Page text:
But the judgment of history has been far harsher than the unperturbed experts or hostile students of yesteryear. “In retrospect,” Whitaker said of 1946, “critics have described the treatment of the suspects as abusive of their rights and as a serious violation of liberal democratic norms.” The biographer Richard Gwyn argued that Trudeau’s actions “smeared irredeemably his reputation as a champion of civil liberties.”
In 1990, during the Oka Crisis, when the military and police were engaged in an armed conflict against an Indigenous resistance movement near Montreal, the federal government did not invoke emergency powers. Yet this February, it argued they were necessary in order to freeze bank accounts that were funding the protesters, a move that some have characterized as the suspension of financial habeas corpus. The act also permitted the police to arrest or fine protesters who disregarded their orders to move on and allowed for towing companies to be forced to remove vehicles from protest sites.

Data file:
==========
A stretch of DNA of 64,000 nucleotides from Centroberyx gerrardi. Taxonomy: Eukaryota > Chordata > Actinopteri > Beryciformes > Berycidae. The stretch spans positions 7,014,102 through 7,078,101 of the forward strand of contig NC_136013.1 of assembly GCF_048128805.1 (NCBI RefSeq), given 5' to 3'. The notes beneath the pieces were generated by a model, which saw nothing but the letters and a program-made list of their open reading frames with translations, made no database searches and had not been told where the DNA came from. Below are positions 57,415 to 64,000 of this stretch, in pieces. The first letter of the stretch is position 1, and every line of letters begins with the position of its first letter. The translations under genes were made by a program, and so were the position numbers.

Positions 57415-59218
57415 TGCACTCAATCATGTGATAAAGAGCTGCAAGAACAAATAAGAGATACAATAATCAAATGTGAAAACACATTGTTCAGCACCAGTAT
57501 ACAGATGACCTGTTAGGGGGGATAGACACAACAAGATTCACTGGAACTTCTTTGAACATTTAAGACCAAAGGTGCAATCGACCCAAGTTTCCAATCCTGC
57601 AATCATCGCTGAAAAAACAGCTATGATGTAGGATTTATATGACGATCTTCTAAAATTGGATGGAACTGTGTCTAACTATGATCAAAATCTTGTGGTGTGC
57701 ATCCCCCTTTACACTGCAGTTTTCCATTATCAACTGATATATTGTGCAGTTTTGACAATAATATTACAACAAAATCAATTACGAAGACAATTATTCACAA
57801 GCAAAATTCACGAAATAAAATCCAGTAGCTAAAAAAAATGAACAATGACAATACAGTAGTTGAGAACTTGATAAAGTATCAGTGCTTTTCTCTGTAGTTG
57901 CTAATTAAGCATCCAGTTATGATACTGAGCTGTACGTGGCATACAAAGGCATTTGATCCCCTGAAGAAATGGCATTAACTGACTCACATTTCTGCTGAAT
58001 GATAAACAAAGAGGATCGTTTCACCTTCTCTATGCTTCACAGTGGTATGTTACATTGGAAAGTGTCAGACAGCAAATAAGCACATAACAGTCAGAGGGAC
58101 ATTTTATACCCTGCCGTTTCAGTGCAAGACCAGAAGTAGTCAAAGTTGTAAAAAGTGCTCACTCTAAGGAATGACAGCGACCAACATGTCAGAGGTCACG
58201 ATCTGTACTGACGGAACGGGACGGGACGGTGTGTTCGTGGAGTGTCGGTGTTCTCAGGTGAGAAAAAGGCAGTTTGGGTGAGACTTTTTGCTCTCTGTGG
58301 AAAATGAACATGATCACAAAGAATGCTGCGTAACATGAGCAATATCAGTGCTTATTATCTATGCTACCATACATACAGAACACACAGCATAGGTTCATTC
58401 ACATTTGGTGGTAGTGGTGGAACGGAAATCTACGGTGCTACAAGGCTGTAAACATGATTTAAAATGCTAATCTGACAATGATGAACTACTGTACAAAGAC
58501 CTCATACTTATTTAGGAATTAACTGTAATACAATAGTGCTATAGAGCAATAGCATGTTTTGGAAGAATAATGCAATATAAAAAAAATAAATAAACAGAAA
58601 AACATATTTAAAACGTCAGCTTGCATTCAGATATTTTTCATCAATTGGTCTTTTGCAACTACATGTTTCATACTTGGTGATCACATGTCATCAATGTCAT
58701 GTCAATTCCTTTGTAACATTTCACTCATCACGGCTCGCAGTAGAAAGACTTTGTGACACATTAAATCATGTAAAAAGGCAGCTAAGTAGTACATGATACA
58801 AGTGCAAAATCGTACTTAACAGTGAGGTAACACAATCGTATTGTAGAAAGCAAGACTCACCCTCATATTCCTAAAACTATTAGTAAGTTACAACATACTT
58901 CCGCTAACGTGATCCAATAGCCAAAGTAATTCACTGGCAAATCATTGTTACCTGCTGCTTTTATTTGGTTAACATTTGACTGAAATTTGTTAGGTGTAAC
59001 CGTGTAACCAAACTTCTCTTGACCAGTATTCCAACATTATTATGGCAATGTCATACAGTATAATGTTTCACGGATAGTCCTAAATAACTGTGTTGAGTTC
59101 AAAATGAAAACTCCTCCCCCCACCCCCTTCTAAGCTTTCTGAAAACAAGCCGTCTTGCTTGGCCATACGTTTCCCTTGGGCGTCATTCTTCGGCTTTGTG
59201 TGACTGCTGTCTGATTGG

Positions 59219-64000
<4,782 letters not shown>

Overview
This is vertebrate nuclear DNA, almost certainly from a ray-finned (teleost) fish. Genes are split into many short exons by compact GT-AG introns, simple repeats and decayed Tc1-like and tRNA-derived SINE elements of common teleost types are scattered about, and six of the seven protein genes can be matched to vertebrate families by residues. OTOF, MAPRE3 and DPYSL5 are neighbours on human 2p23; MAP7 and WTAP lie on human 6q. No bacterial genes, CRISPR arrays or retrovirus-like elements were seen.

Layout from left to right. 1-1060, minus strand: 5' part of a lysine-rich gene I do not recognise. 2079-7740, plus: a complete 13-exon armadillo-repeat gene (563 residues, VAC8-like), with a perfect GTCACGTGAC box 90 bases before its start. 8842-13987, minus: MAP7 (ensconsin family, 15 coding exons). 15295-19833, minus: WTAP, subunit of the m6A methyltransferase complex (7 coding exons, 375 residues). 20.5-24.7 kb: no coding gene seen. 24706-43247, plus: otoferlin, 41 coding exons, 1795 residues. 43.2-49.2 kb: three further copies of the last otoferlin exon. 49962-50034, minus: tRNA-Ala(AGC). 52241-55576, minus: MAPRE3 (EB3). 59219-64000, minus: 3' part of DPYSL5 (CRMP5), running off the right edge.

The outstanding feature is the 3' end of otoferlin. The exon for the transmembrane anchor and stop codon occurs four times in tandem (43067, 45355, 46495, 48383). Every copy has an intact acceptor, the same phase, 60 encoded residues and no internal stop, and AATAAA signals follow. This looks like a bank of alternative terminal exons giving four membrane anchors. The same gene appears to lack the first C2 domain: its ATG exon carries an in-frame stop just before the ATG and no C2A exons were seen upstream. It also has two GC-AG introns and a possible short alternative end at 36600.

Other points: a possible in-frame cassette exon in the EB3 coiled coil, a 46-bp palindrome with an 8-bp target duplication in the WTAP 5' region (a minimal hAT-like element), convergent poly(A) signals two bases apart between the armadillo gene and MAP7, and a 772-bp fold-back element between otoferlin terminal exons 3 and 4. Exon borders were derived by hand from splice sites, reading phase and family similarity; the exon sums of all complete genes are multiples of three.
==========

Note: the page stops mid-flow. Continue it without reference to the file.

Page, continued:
Yet the federal Emergency Management Act, passed in 2007, as well as Ontario’s Emergency Management and Civil Protection Act, already gave authorities numerous tools. Governments could have restricted gatherings, imposed fines, removed property, requisitioned resources, compelled companies to provide a service, and much more. Besides, Ontario had declared a provincial emergency, under which the police could impose massive fines, confiscate vehicles, and arrest protesters. So it seems that the primary benefit, if any, to invoking the Emergencies Act was political: strong measures imply strong leadership, especially during a crisis.